Somewhere - there is a country - starving - begging - screaming for whitespace. ColdFusion is there for that country. Ok, I've made that joke a few too many times, but it never gets old. (To me.) I was talking with a friend earlier today about ColdFusion and whitespace, and I thought it would be nice to write a quick blog post to cover the main ways to cut down on whitespace. With that, I present the following...

ColdFusion, or how I learned to stop worrying and love whitespace

What follows is a guide to how you can help restrict the whitespace generated by ColdFusion. In a normal request, any and all ColdFusion code will be replaced by whitespace before presented to the user. If loops are involved, the whitespace could grow to a significant amount. Here are ways to help prevent that:

<cfsetting enablecfoutputonly="true">

This is my favorite way to trim whitespace. When used - no output will be returned to the browser unless it is wrapped in <cfoutput> tags. This means you need to wrap everything you want the user to see, even if it doesn't include any ColdFusion variables. While this may mean a bit more overhead for parsing, this is the option I tend to use in my projects.

This tag has it's drawbacks however. First off, it works like a counter. Guess what this code will do:

<cfsetting enablecfoutputonly="true"> <cfsetting enablecfoutputonly="true"> <cfsetting enablecfoutputonly="false"> I've got a backpack. I'm Boba the Fett

You may think it will show the text. However, because cfsetting works like a counter, you have two "points" for true, one one for false. This means the code is the same as:

<cfsetting enablecfoutputonly="true"> I've got a backpack. I'm Boba the Fett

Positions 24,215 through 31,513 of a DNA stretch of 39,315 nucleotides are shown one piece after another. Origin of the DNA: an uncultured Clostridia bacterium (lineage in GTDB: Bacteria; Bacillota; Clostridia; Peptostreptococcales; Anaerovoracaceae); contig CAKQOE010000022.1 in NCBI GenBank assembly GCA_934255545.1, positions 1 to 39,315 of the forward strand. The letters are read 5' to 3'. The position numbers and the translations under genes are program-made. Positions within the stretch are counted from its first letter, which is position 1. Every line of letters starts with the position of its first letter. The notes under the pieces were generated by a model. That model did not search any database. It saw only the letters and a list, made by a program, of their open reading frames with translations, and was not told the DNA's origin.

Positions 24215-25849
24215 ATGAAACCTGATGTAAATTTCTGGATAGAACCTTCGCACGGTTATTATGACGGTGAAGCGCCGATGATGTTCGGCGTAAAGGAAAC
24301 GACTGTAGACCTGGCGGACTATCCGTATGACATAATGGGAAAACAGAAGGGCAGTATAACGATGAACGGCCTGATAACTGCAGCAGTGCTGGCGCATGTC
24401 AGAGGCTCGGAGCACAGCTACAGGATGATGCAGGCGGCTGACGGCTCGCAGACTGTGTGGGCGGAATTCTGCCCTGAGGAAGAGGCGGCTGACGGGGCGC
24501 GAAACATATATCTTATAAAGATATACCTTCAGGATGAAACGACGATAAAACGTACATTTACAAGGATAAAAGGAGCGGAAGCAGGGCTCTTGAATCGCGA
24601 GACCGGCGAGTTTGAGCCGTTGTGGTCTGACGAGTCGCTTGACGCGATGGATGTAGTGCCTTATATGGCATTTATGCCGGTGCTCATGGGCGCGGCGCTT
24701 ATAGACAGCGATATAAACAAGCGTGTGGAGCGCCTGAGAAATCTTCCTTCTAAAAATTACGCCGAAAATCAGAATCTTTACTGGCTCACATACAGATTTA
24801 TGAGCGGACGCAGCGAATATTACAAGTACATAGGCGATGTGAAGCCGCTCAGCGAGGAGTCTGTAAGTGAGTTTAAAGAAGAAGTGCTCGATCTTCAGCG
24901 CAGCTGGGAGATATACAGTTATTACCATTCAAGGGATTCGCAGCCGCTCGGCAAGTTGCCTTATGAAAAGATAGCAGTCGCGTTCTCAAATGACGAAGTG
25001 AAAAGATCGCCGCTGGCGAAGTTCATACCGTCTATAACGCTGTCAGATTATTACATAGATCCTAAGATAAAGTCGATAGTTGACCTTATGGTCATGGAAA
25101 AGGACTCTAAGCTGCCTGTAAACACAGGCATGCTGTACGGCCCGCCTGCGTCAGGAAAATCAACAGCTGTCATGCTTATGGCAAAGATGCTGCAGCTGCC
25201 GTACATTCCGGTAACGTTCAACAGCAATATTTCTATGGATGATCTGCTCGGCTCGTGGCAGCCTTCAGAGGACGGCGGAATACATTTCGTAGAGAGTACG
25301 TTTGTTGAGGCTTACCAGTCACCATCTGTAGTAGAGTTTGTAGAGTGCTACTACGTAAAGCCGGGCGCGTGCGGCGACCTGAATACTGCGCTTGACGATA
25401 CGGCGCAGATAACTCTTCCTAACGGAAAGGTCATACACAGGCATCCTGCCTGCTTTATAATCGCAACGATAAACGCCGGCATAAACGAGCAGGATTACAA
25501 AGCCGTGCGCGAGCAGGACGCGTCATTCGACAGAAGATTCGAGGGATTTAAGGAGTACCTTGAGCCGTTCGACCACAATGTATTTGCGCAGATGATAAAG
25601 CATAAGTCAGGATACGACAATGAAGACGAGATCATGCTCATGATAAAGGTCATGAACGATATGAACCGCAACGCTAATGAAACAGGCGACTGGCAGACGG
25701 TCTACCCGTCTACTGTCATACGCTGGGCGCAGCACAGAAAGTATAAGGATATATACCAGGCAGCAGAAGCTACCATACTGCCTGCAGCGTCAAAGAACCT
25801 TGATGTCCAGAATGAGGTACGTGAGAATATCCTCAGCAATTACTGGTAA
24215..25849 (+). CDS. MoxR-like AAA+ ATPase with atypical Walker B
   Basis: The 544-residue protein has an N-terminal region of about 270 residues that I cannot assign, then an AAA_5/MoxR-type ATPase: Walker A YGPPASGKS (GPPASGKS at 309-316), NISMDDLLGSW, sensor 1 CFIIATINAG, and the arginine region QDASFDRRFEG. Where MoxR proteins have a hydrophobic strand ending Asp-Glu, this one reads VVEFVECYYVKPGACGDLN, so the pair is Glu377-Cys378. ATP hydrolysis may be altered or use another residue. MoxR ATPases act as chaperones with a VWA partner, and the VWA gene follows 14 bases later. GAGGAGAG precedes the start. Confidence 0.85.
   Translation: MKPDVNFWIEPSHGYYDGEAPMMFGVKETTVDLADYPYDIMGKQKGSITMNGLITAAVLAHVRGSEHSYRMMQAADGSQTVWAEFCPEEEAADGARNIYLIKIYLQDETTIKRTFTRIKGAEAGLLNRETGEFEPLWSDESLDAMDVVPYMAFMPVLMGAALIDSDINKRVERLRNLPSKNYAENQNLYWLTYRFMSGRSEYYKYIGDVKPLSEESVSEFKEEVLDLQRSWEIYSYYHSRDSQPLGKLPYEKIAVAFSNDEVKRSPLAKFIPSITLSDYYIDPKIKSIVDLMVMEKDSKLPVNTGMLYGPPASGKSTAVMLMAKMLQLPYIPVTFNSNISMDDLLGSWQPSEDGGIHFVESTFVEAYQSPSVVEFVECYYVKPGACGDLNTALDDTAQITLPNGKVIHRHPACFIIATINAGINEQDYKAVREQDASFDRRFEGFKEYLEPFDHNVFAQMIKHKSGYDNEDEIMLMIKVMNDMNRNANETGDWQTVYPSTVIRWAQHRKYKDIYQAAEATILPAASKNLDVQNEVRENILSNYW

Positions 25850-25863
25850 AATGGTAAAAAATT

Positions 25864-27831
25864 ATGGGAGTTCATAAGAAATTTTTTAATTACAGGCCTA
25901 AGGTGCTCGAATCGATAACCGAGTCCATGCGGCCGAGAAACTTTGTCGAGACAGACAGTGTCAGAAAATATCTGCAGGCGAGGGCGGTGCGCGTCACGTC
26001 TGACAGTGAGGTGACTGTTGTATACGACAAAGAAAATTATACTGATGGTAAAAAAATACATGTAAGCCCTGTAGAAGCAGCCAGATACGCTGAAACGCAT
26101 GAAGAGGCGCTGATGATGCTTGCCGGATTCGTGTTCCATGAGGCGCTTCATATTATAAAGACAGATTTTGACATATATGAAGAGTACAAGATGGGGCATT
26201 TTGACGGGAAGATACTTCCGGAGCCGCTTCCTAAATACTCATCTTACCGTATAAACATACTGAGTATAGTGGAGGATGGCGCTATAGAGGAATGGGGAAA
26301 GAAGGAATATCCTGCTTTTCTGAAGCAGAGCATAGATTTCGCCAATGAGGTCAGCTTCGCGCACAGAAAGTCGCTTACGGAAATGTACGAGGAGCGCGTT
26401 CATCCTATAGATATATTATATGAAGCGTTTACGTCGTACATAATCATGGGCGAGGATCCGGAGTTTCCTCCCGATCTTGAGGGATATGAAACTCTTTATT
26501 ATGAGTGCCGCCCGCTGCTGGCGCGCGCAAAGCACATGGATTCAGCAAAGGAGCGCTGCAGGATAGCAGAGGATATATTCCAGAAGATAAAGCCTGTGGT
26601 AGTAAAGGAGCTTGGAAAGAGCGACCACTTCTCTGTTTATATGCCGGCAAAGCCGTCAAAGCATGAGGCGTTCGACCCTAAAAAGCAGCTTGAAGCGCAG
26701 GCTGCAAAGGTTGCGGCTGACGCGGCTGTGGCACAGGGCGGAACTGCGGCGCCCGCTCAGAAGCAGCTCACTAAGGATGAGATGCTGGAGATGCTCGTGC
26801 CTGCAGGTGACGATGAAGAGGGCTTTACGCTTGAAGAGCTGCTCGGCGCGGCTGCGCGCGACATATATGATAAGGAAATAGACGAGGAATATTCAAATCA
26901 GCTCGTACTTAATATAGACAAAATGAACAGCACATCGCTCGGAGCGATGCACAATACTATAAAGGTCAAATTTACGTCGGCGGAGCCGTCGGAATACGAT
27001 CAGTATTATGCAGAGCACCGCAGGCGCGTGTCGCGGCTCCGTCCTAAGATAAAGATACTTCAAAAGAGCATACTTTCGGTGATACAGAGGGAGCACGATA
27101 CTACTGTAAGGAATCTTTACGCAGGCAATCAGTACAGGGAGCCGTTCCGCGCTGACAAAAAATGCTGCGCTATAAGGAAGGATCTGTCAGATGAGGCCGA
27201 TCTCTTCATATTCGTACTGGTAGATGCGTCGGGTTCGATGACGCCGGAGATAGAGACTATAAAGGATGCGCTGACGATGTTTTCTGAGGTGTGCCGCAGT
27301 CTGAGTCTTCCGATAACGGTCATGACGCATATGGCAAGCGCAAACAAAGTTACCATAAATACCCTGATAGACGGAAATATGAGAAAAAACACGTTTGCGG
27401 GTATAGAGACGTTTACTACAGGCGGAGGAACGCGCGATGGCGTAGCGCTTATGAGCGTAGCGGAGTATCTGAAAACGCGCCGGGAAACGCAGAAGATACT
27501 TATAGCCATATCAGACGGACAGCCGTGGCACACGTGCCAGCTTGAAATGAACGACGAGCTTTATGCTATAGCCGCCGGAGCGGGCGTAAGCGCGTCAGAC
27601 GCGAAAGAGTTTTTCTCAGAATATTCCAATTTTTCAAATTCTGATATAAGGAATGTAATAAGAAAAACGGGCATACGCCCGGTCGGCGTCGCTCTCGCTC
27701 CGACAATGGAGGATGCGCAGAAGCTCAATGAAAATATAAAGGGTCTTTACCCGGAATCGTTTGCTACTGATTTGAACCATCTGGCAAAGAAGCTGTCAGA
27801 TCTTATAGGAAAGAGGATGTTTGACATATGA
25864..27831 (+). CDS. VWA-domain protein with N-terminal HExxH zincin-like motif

You need to be very careful when using this tag. Typically I place on on the very top of every document, and one at the very bottom. I do not turn it on and leave it on in Application.cfm/cfc. It is extra work, but again, I find this option to be the best for me.


The "Nuclear Option" for whitespace protection, this will prevent any output between the start and end tags. Nothing gets out. Period. Here is a quick sample:

<cfsilent> <cfloop index="x" from="1" to="100"> <cf_mooCow dharmaMode="true" value="Swan" /> </cfloop> </cfsilent>

Unlike the <cfsetting> example, even if you have <cfoutput> tags, the content will not be displayed. This is a bit easier to use then the <cfsetting> option.

Output attributes in Functions/CFCs

This is short and sweet. The <cfcomponent> tag supports an output attribute. Set it to false to prevent the "constructor space" (everything outside of methods) from generating whitespace. The <cffunction> tag also supports an output attribute. (And actually has three modes of operation, but don't worry about that.) You should also set it to false unless your CFC method/UDF is returning output. One quick tip (and either Jeff, Scott, or CJ told me this, I think it was Scott), you can cfdump/cfabort in a CFC for debugging and keep the output set to false. Nice.

<cfprocessingdirective suppressWhiteSpace="true">

Just in case you didn't think <cfsetting enablecfoutputonly="true"> was long enough, you can type even more with the <cfprocessingdirective> tag. I recommend that you make a keyboard shortcut if you want to use this tag. Unlike the <cfsetting> tag, this doesn't force you to use <cfoutput> tags, it simply works to cut down on the extra whitespace. Here is a sample:

<cfprocessingdirective suppressWhiteSpace="true"> Hi </cfprocessingdirective>

Note that you use these tags in a "wrapped" mode.

Enable Whitespace Management

For some reason "Whitespace Management" makes me think of Waste Management. Anyway, in the ColdFusion administrator, under the Settings page, there is an option to turn on whitespace management. If turned on, ColdFusion itself will try to trim down on the whitespace it generates. I do not recommend this option. I don't have a big reason not to, but in general, I dislike server wide settings like this. If you rely on it and move your code to someone else's ColdFusion server, you may not be able to use that setting.